CHERONOH Joseph Kiplagat, NJIHIA Peter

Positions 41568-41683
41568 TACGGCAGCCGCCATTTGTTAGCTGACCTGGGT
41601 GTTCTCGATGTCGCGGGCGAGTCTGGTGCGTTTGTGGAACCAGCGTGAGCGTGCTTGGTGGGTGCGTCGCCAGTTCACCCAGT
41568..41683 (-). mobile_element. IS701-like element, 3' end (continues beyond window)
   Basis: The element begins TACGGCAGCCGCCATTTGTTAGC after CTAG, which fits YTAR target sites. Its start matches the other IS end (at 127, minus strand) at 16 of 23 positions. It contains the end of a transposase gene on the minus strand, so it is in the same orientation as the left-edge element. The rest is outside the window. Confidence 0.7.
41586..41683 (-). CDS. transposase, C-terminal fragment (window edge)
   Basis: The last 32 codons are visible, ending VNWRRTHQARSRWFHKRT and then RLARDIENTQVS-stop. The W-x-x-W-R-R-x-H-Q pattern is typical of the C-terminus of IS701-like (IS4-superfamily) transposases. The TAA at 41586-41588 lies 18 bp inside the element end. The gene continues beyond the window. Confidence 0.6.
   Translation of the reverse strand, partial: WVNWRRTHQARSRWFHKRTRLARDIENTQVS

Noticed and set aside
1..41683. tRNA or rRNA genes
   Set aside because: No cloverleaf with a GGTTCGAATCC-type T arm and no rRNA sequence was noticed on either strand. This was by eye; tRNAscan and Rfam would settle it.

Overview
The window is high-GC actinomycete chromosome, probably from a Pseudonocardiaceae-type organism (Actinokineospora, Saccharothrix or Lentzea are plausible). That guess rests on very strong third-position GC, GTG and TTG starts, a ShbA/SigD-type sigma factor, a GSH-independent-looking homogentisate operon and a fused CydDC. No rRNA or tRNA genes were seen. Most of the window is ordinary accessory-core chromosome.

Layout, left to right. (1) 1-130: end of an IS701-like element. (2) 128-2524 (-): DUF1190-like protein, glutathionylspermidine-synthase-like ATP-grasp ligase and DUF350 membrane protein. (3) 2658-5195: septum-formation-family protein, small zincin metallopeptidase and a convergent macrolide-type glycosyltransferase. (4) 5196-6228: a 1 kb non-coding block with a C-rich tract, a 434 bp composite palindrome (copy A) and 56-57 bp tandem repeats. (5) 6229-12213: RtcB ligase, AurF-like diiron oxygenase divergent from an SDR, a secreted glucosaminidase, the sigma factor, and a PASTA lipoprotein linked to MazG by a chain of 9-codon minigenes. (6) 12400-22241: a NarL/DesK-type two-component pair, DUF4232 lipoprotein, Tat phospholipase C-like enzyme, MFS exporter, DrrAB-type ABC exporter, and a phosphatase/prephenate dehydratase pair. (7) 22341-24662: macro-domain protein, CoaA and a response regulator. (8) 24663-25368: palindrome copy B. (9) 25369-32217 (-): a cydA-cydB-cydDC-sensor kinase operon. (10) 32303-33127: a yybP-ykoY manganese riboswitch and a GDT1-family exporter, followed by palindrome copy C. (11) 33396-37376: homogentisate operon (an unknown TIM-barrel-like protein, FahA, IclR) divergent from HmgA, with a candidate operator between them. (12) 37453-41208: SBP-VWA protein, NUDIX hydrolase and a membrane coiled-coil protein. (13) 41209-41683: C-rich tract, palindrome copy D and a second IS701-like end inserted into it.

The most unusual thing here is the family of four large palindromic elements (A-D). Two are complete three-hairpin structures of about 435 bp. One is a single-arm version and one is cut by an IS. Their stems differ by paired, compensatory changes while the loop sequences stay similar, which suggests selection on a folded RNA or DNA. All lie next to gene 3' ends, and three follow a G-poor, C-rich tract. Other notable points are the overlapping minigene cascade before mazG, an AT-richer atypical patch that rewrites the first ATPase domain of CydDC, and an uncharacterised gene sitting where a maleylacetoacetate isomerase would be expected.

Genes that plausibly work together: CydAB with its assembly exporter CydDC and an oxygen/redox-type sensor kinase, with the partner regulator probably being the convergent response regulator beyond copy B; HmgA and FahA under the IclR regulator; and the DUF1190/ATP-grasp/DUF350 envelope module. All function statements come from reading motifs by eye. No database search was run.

Diabetes remains a major challenge to both civilian and combat populations. Serving in the Kenya defense forces military requires a certain level of physical fitness and freedom from any disability and disease. When civilians apply to join the military they are required to pass a medical exam. While not all medical conditions disqualify a person from joining the military, diabetes is one of those conditions that disqualify one from joining the military, others include asthma, hypertension and HIV infection and any obvious disability of the upper and lower limbs which may be attributed to among other conditions diabetes especially diabetic foot. In the recent years there has been unprecedented increase in the numbers of military members developing diabetes in the course of their service to KDF. Yet when they joined the service they were free from diabetes. Strenuous and regular exercises amongst this group are expected to protect them from this developing diabetes and other lifestyle disease. Developing diabetes while already serving in the military, however, is not automatic grounds for dismissal from the military. Because active service members have mandatory medical examinations and free access to health care, it is thought that there are few undiagnosed cases of diabetes among military personnel. Service members who develop diabetes and cannot be well controlled are referred to a medical evaluation board, which assesses their medical fitness and makes recommendations about follow-up care. The objective of this study was to establish various military exposures as a result of deployment can contribute to the development of diabetes on work performance and productivity and economic burden on the military medical scheme. To achieve this, a case study was done at defense forces memorial hospital involving diabetic patients who regularly attend diabetic clinic every week.

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